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Africa Press review Kenya South Africa Ghana South Korea

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African press review 27 October 2018

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Illegal immigrants in Kenya, South African Fashion Week and a Ghanaian rap star in South Korea. A look at some stories featured in the African press this weekend.


Kenya's The Standard talks about a crackdown on illegal immigrants in Nairobi.

In recent times, authorities have been patrolling low-income neighbourhoods in the city, where crime is on the rise.

The police announced a security operation nearly three months ago.

Ever since, nearly 1,300 illegal immigrants have been deported.

The paper reports that the largest number of people deported are Tanzanian, followed by nationals from Uganda, Somalia, South Sudan and Nigeria.

Also deported were nationals from Burundi, China and Egypt.

Ghana rapper, superstar in South Korea

Ghana's Graphic Online features Sam Okyre - a Ghanaian rapper in South Korea.

Okyere arrived in the country as a student and faced some racism.

Today you can find him on some of South Korea's most famous variety shows

Okyere even has his own radio slot.

He raps in English and South Korean and sometimes in his native language, Twi.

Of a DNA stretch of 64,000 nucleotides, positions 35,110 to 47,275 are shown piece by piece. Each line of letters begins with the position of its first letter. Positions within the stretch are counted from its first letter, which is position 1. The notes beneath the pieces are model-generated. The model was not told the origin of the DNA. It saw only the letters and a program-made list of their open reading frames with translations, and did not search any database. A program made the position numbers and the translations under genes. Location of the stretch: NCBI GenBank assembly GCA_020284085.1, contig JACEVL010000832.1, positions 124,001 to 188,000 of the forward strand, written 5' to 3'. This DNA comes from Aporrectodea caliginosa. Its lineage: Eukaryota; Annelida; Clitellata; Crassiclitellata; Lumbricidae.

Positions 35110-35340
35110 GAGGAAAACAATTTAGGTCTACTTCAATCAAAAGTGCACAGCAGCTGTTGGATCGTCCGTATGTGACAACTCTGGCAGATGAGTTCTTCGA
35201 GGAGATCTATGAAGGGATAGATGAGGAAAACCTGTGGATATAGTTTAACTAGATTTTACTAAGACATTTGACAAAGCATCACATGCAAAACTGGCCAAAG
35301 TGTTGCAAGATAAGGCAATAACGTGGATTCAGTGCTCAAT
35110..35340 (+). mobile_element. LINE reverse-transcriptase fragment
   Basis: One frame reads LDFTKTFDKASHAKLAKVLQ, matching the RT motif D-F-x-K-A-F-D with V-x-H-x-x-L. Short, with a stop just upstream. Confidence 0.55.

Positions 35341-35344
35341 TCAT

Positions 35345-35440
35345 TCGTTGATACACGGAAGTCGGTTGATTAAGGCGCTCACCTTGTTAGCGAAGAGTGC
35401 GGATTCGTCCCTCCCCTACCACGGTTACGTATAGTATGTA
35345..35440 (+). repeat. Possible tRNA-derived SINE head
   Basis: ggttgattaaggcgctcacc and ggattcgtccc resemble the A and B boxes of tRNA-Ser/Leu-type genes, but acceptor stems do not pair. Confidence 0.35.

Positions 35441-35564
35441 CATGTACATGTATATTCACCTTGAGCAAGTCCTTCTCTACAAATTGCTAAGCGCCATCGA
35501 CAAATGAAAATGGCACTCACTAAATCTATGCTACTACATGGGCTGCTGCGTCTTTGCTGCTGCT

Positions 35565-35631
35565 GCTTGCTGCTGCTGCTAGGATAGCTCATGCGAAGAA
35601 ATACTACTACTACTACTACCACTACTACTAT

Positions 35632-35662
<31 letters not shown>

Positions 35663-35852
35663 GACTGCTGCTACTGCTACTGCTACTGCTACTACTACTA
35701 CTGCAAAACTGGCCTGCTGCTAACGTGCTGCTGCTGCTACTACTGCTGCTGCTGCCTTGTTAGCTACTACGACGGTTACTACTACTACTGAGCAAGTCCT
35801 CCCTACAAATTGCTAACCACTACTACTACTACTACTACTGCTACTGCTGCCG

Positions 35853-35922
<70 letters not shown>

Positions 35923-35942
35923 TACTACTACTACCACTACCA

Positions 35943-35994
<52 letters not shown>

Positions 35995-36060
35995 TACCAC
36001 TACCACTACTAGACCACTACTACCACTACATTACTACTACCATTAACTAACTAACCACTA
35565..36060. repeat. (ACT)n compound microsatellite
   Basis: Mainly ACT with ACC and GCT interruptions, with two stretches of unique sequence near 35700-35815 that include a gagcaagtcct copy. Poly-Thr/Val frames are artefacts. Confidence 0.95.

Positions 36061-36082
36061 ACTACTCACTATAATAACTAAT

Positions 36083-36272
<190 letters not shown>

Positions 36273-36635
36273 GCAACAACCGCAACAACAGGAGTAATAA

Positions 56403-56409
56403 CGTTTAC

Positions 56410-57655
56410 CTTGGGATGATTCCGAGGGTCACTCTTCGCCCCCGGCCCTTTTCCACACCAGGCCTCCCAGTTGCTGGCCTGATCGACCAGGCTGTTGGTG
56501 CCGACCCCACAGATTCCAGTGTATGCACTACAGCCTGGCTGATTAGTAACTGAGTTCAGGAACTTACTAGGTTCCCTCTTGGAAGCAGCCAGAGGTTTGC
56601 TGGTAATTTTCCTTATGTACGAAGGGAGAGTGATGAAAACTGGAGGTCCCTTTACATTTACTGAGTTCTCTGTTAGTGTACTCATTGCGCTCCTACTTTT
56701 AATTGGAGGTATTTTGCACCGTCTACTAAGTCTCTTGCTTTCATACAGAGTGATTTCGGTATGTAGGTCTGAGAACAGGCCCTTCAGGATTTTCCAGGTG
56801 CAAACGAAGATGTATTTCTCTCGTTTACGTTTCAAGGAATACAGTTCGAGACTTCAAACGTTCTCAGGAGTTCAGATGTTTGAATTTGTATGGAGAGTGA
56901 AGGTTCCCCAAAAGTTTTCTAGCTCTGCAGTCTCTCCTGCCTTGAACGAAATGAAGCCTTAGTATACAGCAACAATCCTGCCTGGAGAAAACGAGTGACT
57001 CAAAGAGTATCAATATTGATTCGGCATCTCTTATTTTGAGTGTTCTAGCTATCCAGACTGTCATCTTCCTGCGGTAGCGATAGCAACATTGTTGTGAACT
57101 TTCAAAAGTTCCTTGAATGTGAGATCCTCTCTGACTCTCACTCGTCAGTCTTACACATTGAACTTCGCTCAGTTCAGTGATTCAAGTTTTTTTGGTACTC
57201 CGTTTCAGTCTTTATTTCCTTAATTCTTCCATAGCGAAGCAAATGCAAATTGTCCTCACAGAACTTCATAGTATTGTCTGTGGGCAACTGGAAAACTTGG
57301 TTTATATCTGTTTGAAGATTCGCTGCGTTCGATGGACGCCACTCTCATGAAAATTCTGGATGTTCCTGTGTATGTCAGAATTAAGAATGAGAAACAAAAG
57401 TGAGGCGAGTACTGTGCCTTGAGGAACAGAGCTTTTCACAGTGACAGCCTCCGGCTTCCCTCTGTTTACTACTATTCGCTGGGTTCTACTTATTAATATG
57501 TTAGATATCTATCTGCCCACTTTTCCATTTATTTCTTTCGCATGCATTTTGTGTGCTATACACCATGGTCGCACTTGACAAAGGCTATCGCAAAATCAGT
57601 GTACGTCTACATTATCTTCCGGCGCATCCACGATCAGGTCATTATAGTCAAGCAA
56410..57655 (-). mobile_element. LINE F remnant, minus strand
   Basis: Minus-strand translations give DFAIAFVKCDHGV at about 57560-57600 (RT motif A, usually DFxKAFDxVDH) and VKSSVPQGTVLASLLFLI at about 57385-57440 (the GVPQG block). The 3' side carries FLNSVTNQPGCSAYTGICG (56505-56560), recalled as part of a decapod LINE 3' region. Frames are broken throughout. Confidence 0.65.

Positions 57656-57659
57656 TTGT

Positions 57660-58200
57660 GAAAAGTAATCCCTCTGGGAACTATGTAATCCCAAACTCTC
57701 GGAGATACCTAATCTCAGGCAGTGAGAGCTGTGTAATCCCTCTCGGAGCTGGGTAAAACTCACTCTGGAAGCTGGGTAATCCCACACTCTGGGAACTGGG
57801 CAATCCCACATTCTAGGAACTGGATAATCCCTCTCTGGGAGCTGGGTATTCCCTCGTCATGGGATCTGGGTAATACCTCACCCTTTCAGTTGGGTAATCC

Sam can hardly walk the streets of Seoul without being stopped by people asking for autographs.

He is popularly known as the "most famous African man in South Korea".

Brics fashion and sick chickens in SA

The Star reports on South African Fashion Week that took place over the last two days in Johannesburg.

This was the first collection show of designers from the Brics countries - Brazil, Russia, India, China and South Africa.

South Africa was represented by Palesa Mokubung with her label Matsho.

The Mail and Guardian features a piece headlined "The sky has fallen on Chicken Licken’s head".

The article points out South Africa's inability to deal with mass-produced broiler chicken.

Recent research done by the NGO Eurogroup for Animals talks about chickens that are fattened up and slaughtered in just 40 days.

According to the report, speeding up the chickens' growth means they get sick and die.

They are consequenty burnt or thrown into pits, which pollutes water sources.

South Africans eat 20 million chickens each week.

That’s nearly a ­billion chickens each year that are raised and killed.

South Africa's poultry authorities have criticised the government's “limited capacity for disease monitoring”.

The industry is currently focused on trying to get over last year’s avian flu epidemic.

Kidnappings on the rise in Nigeria

Nigeria's Guardian reports a kidnapping of twin sisters while they were planning a wedding ceremony.

Hassana and Hussaina Bala Daura were kidnapped over the weekend in the state of Zamfara.

The kidnappers have contacted the twins’ parents to demand a ransom.

This year has seen a rise in robbery, killings and kidnappings for ransom in the state of Zamfara, with nearly 400 people killed so far.

The Premium Times reports a development on Major-General Muhammed Alkali, who went missing last week.

The Nigerian army said it discovered a shallow grave where the general was buried after he was killed.

The army said the body had been exhumed and buried elsewhere by the killers.